Tip of the Quill: A Journal
Superman Returns.

Updated. After I had a chance to think about the film a little more in-depth, I decided to go back in and tighten the focus of my review, if you’ll pardon the pun.

Superman Returns

So this Fourth of July weekend has served as a reunion on several different fronts – my MIT friends Sam and Amanda Ford are here, crashing with me to check out a new apartment for the fall, and my Kenyon friend Dan Nickerson is also staying here for the night on his way through town. We met up with my other Kenyon friend Ryan Ruopp for dinner at John Harvard’s before proceeding to the AMC at Fenway to catch a late showing of Superman Returns.

Superman, Batman, and The Cheese Factor

My feelings on Superman Returns are mixed. I grew up watching the Christopher Reeve versions on TV with my parents – I remember shuddering at the idea of the Phantom Zone and being transfixed by General Zod. I remember those films with an appreciation for their cheese factor. These were not “cool” films, a fact thrown into sharp relief after the release of Tim Burton’s 1989 Batman. That movie was cool. It was beautiful, it was Gothic, it was dark. There was no darkness to Superman – in fact, Superman is designed to be about as anti-dark as you can get. And, to me at least, that darkness was cool.
Usually a good barometer of a boy is asking the simple question, “Batman or Superman?” I’d always pick Batman, hands down – he had cooler toys, he relied on his brains instead of ridiculous superpowers, and he was dark. Plus, Batman always offered the remote possibility that if you played your cards right, if you trained properly and made the right investments, you might actually be able to become Batman. You could never be Superman, because he was born a hero. Batman made himself a hero. Where Batman was at least marginally plausible, Superman was literally unbelievable.
That’s why Superman Returns strikes me as an odd movie. I loved Bryan Singer’s work on X-Men and X2, and so even though I was dubious I was still looking forward to this film. It’s certainly not a bad film, although it’s plagued by plot holes you could fly a battered, broken 747 through. Kevin Spacey turns in a strong performance as Lex Luthor, Brandon Routh does a servicable job as Clark Kent, and Kate Bosworth, while looking like she’s twelve for most of the film, is a decent Lois Lane. Further, the film does what a film does well – the special effects are gorgeous and the great sweeping panoramic vistas are fantastic. But – and this is a big but – the flm is almost a case study in the strengths and weaknesses of different types of media.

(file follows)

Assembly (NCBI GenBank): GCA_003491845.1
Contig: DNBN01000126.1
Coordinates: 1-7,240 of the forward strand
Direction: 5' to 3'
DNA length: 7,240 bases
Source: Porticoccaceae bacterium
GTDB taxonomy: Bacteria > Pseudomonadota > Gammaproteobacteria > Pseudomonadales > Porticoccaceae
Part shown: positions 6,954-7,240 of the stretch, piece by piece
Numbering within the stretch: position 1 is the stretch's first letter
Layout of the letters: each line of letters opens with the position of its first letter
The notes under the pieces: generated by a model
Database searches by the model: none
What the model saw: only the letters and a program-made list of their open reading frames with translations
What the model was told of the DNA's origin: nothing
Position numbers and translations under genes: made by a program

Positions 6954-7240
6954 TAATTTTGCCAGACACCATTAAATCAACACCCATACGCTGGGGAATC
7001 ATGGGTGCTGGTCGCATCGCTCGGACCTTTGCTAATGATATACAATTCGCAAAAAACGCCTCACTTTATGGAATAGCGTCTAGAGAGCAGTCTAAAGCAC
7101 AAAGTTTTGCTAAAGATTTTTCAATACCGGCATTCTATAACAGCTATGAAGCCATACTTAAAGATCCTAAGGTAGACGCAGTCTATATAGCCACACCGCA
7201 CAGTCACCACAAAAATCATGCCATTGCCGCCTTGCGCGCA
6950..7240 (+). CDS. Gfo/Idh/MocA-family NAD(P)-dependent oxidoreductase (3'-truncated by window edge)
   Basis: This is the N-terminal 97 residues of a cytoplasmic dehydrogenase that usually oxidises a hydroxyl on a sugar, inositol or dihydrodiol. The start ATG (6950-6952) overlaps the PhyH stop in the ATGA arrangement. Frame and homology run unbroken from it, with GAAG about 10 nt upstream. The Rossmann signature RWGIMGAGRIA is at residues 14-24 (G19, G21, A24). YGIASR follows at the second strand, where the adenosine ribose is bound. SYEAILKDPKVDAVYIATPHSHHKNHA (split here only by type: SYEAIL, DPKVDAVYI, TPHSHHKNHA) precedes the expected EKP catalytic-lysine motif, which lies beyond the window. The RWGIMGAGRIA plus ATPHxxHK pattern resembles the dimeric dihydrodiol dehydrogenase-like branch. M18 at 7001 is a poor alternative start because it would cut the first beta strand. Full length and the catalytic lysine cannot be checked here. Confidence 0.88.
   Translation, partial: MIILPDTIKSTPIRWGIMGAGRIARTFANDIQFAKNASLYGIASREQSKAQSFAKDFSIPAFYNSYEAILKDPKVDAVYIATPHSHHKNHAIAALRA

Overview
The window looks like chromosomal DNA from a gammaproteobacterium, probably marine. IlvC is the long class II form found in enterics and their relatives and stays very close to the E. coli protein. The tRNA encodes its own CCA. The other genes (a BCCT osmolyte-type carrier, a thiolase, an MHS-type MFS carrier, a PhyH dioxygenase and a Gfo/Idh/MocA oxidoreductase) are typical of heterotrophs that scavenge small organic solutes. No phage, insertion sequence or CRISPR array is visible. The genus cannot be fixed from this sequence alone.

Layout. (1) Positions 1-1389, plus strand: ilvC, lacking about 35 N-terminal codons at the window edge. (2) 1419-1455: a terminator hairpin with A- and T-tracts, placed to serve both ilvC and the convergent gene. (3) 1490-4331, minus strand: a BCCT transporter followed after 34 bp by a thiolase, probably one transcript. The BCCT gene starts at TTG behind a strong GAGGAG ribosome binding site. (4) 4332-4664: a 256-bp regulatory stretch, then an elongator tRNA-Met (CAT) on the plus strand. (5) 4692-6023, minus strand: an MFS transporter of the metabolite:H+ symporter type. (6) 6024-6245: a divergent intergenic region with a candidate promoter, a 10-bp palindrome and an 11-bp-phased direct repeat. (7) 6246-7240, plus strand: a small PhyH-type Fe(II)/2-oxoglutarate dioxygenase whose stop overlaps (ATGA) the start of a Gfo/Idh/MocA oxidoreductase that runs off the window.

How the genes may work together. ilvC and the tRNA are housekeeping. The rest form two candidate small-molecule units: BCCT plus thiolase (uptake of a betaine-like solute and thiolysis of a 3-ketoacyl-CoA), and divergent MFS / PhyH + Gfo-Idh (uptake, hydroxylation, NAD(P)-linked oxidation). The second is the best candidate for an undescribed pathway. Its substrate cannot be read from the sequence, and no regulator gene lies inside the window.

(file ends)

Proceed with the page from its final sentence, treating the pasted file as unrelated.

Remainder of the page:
Superman by Degrees
Perhaps the perfect example of this line of reasoning can be found in Lex Luthor. Spacey’s interpretation of the world’s richest, baldest supervillain is by turns charming and funny, although he never quite achieves true evil maniac status the way Jack Nicholson did in Burton’s original Batman or Cillian Murphy did in Christopher Nolan’s 2005 Batman Begins. More to the point, as my friend Ryan pointed out after the film, Spacey’s Luthor doesn’t quite achieve the erudite intelligence and plausible sinister genius of the animated Lex Luthor from the recent Justice League and Justice League Unlimited TV series, which was voiced by Clancy Brown, who also played Brother Justin Crowe in HBO’s Carnivale. Nor does Spacey achieve the tantalizing moral ambivalence and heartwrenching sympathy-for-the-devil quirks of Michael Rosenbaum’s master turn as a young Luthor in Smallville. Spacey’s Luthor steals most of the scenes he’s in, but he definitely feels flat by comparison – actually, he feels two-dimensional.
This may seem to be an obvious criticism of a comic book villain, but Rosenbaum and Brown both brought real depth and nuance to their Luthors. The animated Luthor had occasional moments of internal conflict, and he was a delight to watch as he concocted scheme after scheme and constantly jockeyed for position with other Superman villains like Brainiac and Darkseid. He was ruthless and brilliant and occasionally darkly noble – even occasionally reminding me of an Aaron Sorkin character.